EU Referendum: Business and finance reaction
The main UK indices are all down sharply. The FTSE 100 and 250 both opened with record falls, although they appear to have stabilised somewhat. However, UK banking stocks have taken a pounding, with Lloyds, Barclays and RBS all down between 20-30%. This came despite bank bosses’ efforts to reassure customers and investors that events were under control, and the Bank of England’s insistence that it had rigorously stress-tested UK banks. In a memo to staff Barclays CEO Jes Staley told staff "I do not pretend to have all the answers" but insisted that the result would not break the bank's commitment to customers and clients.
Overnight, Sterling fell more than 10% to its lowest level against the dollar since 1985. Against the Euro the pound fell 7%. Before the results, the Pound had risen due to market expectations of a vote in favour of Remain. The first signs of what was to come for equities arrived overnight with over 7% wiped off the Nikkei. Since then, markets around the world have reacted negatively to the news, especially in Europe where most major indices are down. The price of Brent crude and US crude both fell sharply, while safe haven commodities including gold, silver and platinum were all up.
The Bank of England has moved swiftly to try to calm markets by insisting it stands behind the major banks and will move to support sterling if necessary. In a speech, Governor Mark Carney said that the Bank stands prepared to use up to £250bn to help improve liquidity. Goldman Sachs predicts that the Bank's Monetary Policy Committee is likely to cut interest rates from their already record low when it next meets in August. Similarly, The European Central Bank (ECB) has pledged to provide liquidity to keep markets functioning.
Other central banks have also attempted to calm the volatility. The Swiss National Bank has said it has intervened in the foreign exchange markets to stabilise the situation and will remain active. Meanwhile, central banks in East Asia and India all moved to reassure markets that they had the tools to support liquidity.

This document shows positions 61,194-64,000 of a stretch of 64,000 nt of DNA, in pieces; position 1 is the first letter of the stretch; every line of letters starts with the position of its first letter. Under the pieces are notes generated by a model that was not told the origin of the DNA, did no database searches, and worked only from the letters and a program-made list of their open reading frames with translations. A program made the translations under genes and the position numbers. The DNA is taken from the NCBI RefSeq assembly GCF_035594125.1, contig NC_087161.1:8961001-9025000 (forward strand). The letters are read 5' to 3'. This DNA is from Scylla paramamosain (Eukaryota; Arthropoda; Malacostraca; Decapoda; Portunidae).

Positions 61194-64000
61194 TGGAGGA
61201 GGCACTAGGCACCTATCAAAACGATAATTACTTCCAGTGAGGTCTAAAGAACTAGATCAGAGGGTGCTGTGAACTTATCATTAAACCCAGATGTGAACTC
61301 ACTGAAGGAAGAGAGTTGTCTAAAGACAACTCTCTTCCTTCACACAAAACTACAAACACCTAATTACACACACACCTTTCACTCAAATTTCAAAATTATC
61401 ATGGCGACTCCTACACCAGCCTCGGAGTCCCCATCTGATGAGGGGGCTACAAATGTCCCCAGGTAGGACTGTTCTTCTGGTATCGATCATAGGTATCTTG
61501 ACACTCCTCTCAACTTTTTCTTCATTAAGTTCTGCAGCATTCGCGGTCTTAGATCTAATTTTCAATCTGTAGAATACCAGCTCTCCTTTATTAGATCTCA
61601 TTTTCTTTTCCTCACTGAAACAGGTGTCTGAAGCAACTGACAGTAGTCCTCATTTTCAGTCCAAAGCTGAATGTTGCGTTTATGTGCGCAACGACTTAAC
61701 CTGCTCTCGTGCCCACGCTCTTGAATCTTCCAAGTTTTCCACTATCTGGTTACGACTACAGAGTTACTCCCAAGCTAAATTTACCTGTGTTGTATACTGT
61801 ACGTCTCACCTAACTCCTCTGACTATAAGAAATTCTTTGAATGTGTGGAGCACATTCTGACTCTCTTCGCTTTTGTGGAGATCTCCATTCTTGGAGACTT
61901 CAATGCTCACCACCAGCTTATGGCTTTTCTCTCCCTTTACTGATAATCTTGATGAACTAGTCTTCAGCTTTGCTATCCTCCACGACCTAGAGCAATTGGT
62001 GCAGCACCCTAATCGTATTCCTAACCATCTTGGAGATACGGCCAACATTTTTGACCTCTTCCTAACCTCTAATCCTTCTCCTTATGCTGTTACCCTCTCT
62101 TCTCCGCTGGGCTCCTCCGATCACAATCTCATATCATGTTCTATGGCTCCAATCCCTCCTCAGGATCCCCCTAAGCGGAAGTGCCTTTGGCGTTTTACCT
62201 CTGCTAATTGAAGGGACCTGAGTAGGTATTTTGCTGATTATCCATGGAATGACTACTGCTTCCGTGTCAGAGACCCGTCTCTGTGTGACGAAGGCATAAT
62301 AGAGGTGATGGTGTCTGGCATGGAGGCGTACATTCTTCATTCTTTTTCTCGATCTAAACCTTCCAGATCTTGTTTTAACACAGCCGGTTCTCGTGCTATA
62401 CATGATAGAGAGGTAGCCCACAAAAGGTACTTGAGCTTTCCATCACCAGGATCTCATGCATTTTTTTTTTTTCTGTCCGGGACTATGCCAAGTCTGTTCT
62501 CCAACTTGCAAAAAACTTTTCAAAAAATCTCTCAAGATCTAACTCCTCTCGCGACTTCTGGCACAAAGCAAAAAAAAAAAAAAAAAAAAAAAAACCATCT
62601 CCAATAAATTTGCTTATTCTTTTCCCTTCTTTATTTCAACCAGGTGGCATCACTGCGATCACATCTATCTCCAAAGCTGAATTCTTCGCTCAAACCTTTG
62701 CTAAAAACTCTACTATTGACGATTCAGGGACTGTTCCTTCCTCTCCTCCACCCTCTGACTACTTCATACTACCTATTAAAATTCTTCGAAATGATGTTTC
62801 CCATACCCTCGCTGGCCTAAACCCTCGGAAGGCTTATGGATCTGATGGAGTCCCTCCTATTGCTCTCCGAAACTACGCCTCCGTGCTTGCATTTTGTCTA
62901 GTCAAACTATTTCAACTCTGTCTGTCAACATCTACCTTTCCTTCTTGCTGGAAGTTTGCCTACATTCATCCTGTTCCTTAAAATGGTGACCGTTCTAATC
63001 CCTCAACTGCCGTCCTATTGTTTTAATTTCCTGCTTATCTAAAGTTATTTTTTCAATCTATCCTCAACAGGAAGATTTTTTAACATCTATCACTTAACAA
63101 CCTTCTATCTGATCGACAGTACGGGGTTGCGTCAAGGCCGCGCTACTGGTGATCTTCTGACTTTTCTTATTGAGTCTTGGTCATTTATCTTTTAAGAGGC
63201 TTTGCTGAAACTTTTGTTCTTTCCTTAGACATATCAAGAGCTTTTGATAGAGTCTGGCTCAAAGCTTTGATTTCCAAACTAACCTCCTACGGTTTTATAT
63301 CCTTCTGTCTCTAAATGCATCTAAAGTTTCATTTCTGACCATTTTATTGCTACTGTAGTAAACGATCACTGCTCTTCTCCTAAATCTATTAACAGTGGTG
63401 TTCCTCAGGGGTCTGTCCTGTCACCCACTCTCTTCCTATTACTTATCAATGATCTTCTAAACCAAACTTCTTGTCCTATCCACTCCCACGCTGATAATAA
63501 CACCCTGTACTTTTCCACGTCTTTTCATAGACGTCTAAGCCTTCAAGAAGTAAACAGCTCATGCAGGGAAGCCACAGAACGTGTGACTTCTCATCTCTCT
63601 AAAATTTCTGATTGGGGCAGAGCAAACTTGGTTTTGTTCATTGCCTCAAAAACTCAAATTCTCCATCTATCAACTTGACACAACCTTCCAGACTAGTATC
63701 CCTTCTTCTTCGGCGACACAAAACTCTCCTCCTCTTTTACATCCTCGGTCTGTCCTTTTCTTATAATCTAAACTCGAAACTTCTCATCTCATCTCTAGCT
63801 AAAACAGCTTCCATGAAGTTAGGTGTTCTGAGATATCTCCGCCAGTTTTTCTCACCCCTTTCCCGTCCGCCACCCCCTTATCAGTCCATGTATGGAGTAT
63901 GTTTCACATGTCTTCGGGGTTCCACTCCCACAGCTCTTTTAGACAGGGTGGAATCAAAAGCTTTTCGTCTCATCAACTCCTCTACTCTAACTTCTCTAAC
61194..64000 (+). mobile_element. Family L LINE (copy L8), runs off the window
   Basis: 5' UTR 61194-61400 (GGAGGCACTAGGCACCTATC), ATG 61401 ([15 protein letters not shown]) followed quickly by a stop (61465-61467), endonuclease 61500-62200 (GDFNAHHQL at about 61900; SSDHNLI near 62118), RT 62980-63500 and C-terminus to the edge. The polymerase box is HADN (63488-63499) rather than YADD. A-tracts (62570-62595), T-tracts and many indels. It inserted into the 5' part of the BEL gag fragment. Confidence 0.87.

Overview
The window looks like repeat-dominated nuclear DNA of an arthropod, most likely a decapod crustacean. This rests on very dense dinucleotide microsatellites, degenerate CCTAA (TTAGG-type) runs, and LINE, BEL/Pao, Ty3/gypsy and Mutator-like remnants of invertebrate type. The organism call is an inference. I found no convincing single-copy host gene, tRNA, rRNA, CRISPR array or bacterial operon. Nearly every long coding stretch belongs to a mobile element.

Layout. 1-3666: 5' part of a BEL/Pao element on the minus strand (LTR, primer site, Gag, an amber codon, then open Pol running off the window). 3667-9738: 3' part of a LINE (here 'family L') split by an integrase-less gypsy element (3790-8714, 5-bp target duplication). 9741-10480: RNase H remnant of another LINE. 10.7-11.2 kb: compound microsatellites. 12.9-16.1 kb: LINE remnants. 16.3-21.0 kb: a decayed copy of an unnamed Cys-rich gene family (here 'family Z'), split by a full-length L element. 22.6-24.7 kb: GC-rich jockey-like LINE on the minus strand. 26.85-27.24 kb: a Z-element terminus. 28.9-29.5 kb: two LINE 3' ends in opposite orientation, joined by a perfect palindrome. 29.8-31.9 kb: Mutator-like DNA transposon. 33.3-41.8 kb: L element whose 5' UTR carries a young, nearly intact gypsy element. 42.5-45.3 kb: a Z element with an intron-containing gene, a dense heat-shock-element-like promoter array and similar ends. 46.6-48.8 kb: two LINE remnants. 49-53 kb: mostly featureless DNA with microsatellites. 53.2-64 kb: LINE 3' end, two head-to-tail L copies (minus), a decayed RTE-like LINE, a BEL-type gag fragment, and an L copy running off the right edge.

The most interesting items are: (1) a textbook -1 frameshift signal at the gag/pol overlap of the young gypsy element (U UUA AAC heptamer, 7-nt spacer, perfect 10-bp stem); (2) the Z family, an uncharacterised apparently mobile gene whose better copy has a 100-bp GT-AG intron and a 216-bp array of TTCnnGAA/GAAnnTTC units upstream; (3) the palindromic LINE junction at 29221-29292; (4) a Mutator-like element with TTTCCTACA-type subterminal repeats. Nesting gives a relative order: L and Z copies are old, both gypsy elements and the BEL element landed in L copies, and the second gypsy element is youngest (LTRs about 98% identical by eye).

The FCA has moved to reassure firms that financial regulations are not affected by the EU referendum despite many rules emanating from Brussels. The regulator has committed to working closely with other government bodies as well as the Bank of England on the impact of the negotiations on financial services.
Ratings agencies have already given indications of the impact of the referendum for their view of government debt. Moody's and S&P have both have issued statements that the result of the referendum may lead to a downgrade of Britain's AAA credit rating status. The volatility in the markets and weakness in the Pound is likely to exacerbate Britain's current account deficit significantly, posing a serious headache for any incoming government.
International banks have already reacted to the news on a corporate level with a number trying to reassure employees. Both JPMorgan and Deutsche have sought to reassure staff that there will be no significant job losses or restructuring.
Reaction from the finance community has been gloomy but resolute. The Association of British Insurers insisted the insurance and long-term savings industry is "strong and built to protect customers from market uncertainty and shocks." Financial lobbying organisation TheCityUK said its immediate focus is on stability, while calling for clear agreement on the way forward, especially in regard to regulation and the single market.
The Institute of Directors (IoD) admitted that it was not the result that the majority of their members wanted but that the government must do all it can to retain access to the single market. Carolyn Fairbairn, director-general of the Confederation of British Industry (CBI) called for "strong and calm leadership from the Government".